1) I tried to sketch what you can do to achieve a hex mesh, supposing that I remember your problem correctly. The key is the partitioning of the eighth sphere at the fillet. You have to make 3 hex like partition in it (red lines), then follow this cuts in the neighboring regions as well. Good luck to it, it will be a lot of work in salome.

I didn't see if you made these steps in the file you sent me. However, reading what you wrote, I do not understand very well how the divisions should be made so that I can make a hex mesh. The interesting thing for me right now is to use the file I created, which has a simpler geometry, and try to reproduce a hex mesh in it.

2) what kind of approach you are going to follow? I suppose you want to evaluate your welds based on structural stress and stress extrapolation, because as you might possibly know, for local notched based evaluation you have to use fillets at the root of the welds as well. So just do some test how your mesh influence your extrapolated structural stresses, and you will find, that if you can capture the bending part at your evaluation points correctly, then the mesh at the weld representation will not affect your results significantly (at least not as much as other uncertain parameter of your study, eg. how you select a proper FAT class, or other modifiers or even estimation of the loads), so in a real structure, it simply not worth to spend too much time with the meshing, a good quality quadratic tetra will be enough (or sub-modeling). Your real weld will never look like this...

Interesting remark! By the way, if you allow me a question ... do you do fatigue analysis using Code_Aster?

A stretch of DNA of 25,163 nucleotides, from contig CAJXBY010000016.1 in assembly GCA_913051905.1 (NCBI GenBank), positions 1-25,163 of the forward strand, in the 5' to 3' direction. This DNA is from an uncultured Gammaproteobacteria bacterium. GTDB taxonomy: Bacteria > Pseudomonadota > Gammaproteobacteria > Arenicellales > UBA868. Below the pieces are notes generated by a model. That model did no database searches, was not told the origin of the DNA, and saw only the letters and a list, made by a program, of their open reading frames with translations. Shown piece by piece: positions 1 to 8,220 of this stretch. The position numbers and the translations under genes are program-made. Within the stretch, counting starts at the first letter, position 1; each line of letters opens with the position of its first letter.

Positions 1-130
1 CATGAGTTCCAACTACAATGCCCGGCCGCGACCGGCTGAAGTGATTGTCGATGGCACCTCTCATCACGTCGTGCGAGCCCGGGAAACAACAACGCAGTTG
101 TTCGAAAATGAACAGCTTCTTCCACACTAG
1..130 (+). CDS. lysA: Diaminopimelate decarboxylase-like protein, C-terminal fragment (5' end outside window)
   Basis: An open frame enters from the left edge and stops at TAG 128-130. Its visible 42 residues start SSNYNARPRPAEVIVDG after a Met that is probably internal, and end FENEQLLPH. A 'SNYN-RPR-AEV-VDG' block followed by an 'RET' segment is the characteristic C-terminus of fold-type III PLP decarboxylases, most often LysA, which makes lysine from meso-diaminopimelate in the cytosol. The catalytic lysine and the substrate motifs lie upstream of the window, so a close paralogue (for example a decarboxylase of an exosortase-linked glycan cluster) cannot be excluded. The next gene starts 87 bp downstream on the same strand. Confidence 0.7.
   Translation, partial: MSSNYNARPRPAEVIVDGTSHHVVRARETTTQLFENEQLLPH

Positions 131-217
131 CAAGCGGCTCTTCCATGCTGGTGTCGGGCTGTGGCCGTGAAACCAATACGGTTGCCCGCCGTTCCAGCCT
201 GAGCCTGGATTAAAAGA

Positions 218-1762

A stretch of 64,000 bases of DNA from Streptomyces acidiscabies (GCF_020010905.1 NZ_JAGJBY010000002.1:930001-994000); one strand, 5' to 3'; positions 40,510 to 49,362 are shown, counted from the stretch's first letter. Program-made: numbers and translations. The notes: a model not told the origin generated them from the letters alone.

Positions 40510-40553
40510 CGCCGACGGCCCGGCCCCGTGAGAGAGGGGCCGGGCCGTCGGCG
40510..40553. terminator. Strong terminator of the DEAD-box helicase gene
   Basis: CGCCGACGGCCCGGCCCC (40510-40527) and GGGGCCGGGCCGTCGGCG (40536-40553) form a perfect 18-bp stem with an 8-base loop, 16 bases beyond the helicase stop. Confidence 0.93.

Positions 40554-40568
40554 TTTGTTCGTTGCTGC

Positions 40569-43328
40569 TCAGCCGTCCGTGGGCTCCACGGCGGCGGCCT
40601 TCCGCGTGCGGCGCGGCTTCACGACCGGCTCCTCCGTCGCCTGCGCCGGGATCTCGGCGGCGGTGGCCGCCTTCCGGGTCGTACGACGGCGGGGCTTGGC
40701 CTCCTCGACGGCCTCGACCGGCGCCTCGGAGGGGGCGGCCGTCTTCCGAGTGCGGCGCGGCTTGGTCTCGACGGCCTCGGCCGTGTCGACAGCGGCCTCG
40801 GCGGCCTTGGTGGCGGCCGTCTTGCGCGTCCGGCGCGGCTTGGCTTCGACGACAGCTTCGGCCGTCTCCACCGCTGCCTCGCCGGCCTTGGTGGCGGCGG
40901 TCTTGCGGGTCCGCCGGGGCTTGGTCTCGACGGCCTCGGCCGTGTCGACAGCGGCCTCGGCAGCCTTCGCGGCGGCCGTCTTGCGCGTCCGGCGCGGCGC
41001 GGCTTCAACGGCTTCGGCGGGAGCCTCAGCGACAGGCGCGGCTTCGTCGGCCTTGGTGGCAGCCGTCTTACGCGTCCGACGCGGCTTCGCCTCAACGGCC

This is the example I want to reproduce: researchgate.net/publication/301092698_Case_Study_1_Box_Beam_of_a_Railway_Wagon

Best,
Marcelo

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#6 2019-10-24 21:13:54

dezsit
Member
Registered: 2012-06-27
Posts: 69
Website

Re: Error generating mesh

The suggested partitioning is not part of the model I prepared to you, actually I did not make any new partition, I just used what you created. As I mentioned, I am not able to open your small study (I do not have access to SalomeMeca for a while), and hard to explain the strategy better by words, than I did in the sketch. The key for hex meshing is to produce six sided regions (actually boxes), so you have to cut out 3 six sided regions from the sphere at first, then to make conforming mesh, you have to follow this partitioning lines in all of the connecting regions, and ensure the same number of nodes on every connecting edges.

The fatigue evaluation is a post-processing step (aster has also a dedicated post-processing command for this), so you can produce input to it with any kind of FEA code, so depending on the request we used various FEA codes to get the stresses, then made the post processing evaluation by hand calcs., spreadsheet, python scripts, or dedicated fatigue evaluation tools. But yes, nowadays we working a lot with Aster.
Prof. Fricke is a big name in the field of weld fatigue, I also recommend to carefully read out every IIW recommendations, or the FKM Guideline, ff you have access to it, or the related chapter of pressure vessel codes, (eg. EN13445), or check the available resources of FemFat (or other fatigue tools), you can learn a lot from them.

BR.
dezsit

Last edited by dezsit (2019-10-24 21:15:36)

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#7 2019-10-28 12:31:47

marcelo
Member
From: Brazil
Registered: 2017-06-20
Posts: 79

Re: Error generating mesh

dezsit wrote:

The key for hex meshing is to produce six sided regions (actually boxes), so you have to cut out 3 six sided regions from the sphere at first, then to make conforming mesh, you have to follow this partitioning lines in all of the connecting regions, and ensure the same number of nodes on every connecting edges.

Like this? Link: demonstrations.wolfram.com/DividingARegularTetrahedronIntoFourCongruentPieces/

I also recommend to carefully read out every IIW recommendations, or the FKM Guideline,...